Oregon Manifest TEAGUE X Sizemore Bicycle from TEAGUE on Vimeo.
This style could use more substance.
The top of this post features the winner of The Bike Design Project presented by Levi's Commuter collection. Denny has a couple of cycling accessories integrated right into the bike--lights and a U-lock--and a newfangled type of fender that brushes debris/water away from you(?). Okay. Let's try new things on our bikes, but without over-thinking the bike. A U-lock holster would've held the lock and allowed a cyclist to customize his handlebars. There are sensor-activated lights on this bike as well as the others, but none of the bikes have reflective sidewall tires. No design team used the slightest bit of color. No design team appears to have had a high regard for beauty.
Conversely, the Martone Cycling Company's idea for an e-bike is all about beauty. They took one of their vibrantly-colored, classically-styled bikes and slapped a battery on the frame. Without a basket, the bundle of wires connecting the battery to the bike hangs glaringly from the handlebars. It's as is they believed they'd pass this less-than-well-designed concept off as a true venture into the e-bike category because they're the pretty bicycle company. If their rechargeable battery came out of a slick compartment that also powered the bike's signal lights and acted as a basket, the Marton-E bike would've been a successfully funded Kickstarter campaign.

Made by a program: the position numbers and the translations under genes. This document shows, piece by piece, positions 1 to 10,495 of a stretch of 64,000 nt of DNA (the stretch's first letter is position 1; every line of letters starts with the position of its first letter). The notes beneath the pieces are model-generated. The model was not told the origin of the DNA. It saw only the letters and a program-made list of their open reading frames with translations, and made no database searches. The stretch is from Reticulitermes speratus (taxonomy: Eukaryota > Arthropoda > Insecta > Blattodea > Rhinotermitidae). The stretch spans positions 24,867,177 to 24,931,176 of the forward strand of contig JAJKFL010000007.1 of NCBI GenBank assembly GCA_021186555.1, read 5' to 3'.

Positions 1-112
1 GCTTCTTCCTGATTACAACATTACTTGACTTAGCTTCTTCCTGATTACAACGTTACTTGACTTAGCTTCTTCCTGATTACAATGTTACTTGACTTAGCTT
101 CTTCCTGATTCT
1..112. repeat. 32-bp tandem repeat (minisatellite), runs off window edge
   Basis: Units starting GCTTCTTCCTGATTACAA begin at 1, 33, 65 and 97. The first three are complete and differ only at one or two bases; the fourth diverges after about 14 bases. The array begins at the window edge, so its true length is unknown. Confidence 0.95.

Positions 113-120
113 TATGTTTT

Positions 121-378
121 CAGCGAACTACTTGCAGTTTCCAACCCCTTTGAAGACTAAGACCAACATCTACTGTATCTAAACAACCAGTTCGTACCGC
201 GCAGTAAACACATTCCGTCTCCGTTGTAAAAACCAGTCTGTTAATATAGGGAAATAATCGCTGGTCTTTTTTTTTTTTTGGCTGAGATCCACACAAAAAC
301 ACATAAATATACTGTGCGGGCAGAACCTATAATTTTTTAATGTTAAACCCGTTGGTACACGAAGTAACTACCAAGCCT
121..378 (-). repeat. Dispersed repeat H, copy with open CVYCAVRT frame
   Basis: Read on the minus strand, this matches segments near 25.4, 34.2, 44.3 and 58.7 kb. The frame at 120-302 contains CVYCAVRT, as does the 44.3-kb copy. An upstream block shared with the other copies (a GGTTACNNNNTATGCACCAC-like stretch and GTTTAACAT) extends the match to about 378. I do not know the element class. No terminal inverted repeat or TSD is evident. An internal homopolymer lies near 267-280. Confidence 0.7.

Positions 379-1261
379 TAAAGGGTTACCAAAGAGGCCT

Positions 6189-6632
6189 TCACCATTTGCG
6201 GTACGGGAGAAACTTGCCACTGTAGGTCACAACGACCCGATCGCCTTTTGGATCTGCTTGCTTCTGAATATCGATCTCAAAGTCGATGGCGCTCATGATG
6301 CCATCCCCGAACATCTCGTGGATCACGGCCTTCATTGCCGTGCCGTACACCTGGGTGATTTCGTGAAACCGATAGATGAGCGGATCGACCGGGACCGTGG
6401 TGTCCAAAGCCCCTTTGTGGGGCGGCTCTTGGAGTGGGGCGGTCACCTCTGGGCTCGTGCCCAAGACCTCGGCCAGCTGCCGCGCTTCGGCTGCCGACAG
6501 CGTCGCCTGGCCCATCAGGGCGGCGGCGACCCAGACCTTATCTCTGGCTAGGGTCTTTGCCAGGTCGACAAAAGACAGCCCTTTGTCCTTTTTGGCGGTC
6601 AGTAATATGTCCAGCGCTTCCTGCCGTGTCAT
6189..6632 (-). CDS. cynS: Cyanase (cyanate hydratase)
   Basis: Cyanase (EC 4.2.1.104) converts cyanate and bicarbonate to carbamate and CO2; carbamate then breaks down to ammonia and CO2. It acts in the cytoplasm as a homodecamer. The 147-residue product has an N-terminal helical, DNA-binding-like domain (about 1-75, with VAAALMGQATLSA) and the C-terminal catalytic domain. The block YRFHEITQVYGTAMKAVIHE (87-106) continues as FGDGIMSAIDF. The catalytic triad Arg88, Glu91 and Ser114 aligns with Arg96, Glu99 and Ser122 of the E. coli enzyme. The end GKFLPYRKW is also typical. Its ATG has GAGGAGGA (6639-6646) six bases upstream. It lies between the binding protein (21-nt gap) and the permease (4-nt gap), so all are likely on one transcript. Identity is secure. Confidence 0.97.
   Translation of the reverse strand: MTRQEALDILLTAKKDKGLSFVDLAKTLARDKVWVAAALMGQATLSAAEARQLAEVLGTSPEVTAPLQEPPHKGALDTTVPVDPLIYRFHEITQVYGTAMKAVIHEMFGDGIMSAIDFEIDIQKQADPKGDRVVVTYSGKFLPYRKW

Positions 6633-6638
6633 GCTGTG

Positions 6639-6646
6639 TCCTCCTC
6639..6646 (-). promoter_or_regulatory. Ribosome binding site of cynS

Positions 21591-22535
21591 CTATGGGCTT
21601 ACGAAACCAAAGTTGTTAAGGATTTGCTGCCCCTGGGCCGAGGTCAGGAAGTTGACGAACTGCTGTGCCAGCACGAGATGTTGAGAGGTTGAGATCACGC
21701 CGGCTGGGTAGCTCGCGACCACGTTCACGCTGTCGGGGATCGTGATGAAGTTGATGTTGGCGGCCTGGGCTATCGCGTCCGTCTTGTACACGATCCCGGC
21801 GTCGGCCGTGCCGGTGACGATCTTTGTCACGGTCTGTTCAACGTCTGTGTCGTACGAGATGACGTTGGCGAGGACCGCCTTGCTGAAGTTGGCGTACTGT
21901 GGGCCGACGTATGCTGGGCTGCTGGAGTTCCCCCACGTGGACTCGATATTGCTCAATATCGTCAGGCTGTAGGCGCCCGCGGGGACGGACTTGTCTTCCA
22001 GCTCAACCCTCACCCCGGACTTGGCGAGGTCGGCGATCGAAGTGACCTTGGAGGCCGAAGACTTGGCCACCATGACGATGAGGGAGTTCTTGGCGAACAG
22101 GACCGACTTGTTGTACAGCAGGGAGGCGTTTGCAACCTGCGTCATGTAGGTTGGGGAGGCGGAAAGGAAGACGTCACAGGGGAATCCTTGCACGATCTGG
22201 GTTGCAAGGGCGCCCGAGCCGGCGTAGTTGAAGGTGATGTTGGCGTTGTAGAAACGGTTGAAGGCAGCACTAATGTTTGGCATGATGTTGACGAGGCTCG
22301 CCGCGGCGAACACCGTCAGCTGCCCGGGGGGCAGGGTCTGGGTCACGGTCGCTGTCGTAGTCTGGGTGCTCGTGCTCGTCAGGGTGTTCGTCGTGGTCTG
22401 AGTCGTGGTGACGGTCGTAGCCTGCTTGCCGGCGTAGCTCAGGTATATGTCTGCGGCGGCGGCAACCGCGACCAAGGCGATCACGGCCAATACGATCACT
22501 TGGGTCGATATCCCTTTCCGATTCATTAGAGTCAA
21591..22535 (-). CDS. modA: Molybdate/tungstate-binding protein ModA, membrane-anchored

An e-bike should be neither a contraption on two wheels nor feature a battery stuck to it with Command strips. Integrating a rechargeable battery and some lights into a hot e-bike that gets tons of press and love from the fashion world may not constitute a leap in technology, but it's intelligent design as far as retail goes. How is poor Fuji supposed to produce the otherwordly Denny at a less than astronomical price point? How is Fuji supposed to sell a bike that looks like that at an astronomical price point? Consumers--especially older ones who rode bikes like this--are going to relate better to a bike that looks like a [traditional] bike. Everyone loves eye-candy. Industrial designers and bike industry insiders cannot be the only people who get excited about a bike because arcane design concepts do not move product.